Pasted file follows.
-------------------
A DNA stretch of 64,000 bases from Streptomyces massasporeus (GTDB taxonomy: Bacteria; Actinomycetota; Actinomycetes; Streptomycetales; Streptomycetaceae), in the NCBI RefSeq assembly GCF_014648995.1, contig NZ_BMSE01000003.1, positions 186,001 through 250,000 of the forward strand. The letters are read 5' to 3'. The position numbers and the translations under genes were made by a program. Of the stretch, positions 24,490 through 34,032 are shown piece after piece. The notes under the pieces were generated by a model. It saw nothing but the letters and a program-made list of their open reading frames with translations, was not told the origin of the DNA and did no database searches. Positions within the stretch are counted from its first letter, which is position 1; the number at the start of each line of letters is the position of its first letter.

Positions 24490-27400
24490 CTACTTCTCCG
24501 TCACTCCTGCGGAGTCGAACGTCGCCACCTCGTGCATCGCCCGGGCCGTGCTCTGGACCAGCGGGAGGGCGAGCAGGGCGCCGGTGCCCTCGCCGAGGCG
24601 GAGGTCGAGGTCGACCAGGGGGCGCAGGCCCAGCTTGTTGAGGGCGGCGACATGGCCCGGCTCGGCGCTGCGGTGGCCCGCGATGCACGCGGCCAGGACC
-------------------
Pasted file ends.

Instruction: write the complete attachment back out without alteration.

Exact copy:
A DNA stretch of 64,000 bases from Streptomyces massasporeus (GTDB taxonomy: Bacteria; Actinomycetota; Actinomycetes; Streptomycetales; Streptomycetaceae), in the NCBI RefSeq assembly GCF_014648995.1, contig NZ_BMSE01000003.1, positions 186,001 through 250,000 of the forward strand. The letters are read 5' to 3'. The position numbers and the translations under genes were made by a program. Of the stretch, positions 24,490 through 34,032 are shown piece after piece. The notes under the pieces were generated by a model. It saw nothing but the letters and a program-made list of their open reading frames with translations, was not told the origin of the DNA and did no database searches. Positions within the stretch are counted from its first letter, which is position 1; the number at the start of each line of letters is the position of its first letter.

Positions 24490-27400
24490 CTACTTCTCCG
24501 TCACTCCTGCGGAGTCGAACGTCGCCACCTCGTGCATCGCCCGGGCCGTGCTCTGGACCAGCGGGAGGGCGAGCAGGGCGCCGGTGCCCTCGCCGAGGCG
24601 GAGGTCGAGGTCGACCAGGGGGCGCAGGCCCAGCTTGTTGAGGGCGGCGACATGGCCCGGCTCGGCGCTGCGGTGGCCCGCGATGCACGCGGCCAGGACC